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Grammys Ratings Second Best in 20 Years

Down from last year, when Whitney Houston's sudden death brought an unprecedented audience

Ziggy Marley, Bruno Mars and Rihanna perform onstage during the 55th Annual Grammy Awards in Los Angeles, California.
Kevin Winter/WireImage
February 11, 2013 12:55 PM ET

Sunday night's Grammy Awards drew 28.12 million viewers, a 29.5 percent drop from the record-breaking CBS telecast in 2012. (Viewers between 18 and 49 also dropped 27 percent.) The decline was no surprise – last year, the extraordinary circumstances of Whitney Houston's unexpected death a day before the show led to a hastily arranged tribute starring Jennifer Hudson. Still, the numbers for this year's 55th annual ceremony were strong, as the live broadcast from the Staples Center in Los Angeles landed its second-best TV ratings since 1993.

Albums may not sell the way they did 20 years ago, but the record industry's star power remains surprisingly resilient, and the broadcast nicely mixed established names with rising talent and drama both manufactured and poignant. The world's two best-selling pop stars, Taylor Swift (in a circus-like opening performance of "We Are Never Ever Getting Back Together") and Adele (whose acceptance speech for Best Pop Vocal Performance for a live version of "Set Fire to the Rain" was far briefer and less all-encompassing than last year), were present, of course. So were veterans such as Mumford & Sons, Justin Timberlake and Kelly Clarkson.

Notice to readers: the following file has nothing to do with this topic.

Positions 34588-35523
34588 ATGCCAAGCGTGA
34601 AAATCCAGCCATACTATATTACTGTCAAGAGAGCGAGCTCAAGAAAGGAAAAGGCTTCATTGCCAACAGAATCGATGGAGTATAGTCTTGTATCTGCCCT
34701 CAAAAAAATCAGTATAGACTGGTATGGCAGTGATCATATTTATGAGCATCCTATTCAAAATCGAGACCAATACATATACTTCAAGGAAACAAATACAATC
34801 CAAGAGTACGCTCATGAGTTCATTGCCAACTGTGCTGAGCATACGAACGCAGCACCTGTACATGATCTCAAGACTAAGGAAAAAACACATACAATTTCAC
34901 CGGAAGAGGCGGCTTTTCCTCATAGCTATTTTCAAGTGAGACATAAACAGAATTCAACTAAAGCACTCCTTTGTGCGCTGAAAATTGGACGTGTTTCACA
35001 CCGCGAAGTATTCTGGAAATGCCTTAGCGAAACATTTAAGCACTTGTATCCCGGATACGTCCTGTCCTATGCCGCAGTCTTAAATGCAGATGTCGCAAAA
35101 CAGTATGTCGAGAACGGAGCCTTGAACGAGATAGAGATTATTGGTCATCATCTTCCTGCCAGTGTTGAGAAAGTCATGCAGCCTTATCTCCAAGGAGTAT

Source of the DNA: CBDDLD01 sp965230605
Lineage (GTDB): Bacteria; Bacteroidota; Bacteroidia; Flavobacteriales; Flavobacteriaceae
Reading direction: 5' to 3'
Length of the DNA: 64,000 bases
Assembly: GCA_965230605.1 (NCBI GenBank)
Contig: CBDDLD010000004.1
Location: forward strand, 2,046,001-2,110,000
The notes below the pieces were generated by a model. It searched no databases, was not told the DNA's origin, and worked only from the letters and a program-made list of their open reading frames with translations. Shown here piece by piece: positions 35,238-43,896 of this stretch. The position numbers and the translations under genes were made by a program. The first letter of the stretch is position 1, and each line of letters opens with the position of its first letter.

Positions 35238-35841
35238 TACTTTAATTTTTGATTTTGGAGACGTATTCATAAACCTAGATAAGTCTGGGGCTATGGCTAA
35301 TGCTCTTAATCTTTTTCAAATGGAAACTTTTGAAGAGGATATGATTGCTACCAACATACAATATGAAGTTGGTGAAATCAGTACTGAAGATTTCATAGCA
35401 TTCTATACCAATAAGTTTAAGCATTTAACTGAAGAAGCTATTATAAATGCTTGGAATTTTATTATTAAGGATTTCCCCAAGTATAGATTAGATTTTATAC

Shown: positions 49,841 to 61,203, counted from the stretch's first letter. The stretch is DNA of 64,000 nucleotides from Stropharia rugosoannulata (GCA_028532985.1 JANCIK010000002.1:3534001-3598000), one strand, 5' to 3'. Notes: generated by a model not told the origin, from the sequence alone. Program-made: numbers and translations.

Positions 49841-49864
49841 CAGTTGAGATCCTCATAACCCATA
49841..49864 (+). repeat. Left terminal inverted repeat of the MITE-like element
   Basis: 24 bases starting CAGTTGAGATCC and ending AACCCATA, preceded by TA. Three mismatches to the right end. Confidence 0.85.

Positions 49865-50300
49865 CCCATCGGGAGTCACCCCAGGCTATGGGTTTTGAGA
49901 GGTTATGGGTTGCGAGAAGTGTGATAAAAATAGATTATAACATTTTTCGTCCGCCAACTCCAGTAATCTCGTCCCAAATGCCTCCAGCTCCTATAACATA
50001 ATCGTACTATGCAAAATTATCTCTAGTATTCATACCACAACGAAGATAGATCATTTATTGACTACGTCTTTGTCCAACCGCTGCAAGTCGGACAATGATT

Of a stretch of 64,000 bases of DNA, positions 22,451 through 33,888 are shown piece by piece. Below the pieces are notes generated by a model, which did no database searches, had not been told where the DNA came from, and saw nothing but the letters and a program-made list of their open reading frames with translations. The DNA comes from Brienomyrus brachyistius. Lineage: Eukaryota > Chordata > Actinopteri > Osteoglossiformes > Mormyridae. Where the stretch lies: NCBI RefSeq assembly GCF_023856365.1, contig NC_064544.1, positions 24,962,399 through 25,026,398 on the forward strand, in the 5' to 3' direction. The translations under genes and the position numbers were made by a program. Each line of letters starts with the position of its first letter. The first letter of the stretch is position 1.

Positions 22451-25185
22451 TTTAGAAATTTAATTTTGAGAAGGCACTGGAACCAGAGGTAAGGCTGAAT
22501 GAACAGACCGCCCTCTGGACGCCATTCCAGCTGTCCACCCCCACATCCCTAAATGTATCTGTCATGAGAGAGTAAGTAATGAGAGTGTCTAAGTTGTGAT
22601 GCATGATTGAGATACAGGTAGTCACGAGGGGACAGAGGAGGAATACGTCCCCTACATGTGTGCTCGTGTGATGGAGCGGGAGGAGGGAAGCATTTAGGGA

Grammy Awards Red Carpet 2013

But the show's most intriguing performances came via big-time debuts – Miguel (who dueted with rapper Wiz Khalifa in black-and-white jackets), Frank Ocean (who performed "Forrest Gump" and won Best Urban Contemporary Album), Fun. (which performed "Carry On" and won both Song of the Year and Best New Artist) and Gotye (who won Record of the Year). Making a case for the future health of rock were the Black Keys (who won for Best Rock Song and Best Rock Album and killed it with the Preservation Hall Jazz Band and Dr. John on "Lonely Boy") and Jack White (who provided old-fashioned rebellion with an apparent f-bomb during "Love Interruption").

Subplots, amplified by Twitter and Facebook, were also plentiful – Katy Perry's cleavage openly flaunted the Grammys' (perhaps savvy) pre-show memo mandating that stars cover up;  Chris Brown pointedly remained seated during a standing ovation as his rival, Ocean,  accepted his award; Brown and Rihanna, once embroiled in domestic violence, sat with each other; and online GIFs replayed Swift cheerily bopping to Mumford and other acts.

As with last year's broadcast, the "in memoriam" section was sadly robust. Two of the show's most emotional highlights were tributes to the Band's Levon Helm (starring Elton John and an overwhelming Mavis Staples) and the closing hip-hop homage to Beastie Boy Adam "MCA" Yauch (with Public Enemy's Chuck D, host LL Cool J and Rage Against the Machine's Tom Morello). If Ocean, Miguel, Fun., Black Keys and Gotye develop to their potential, perhaps future Grammys won't need death for ratings success.

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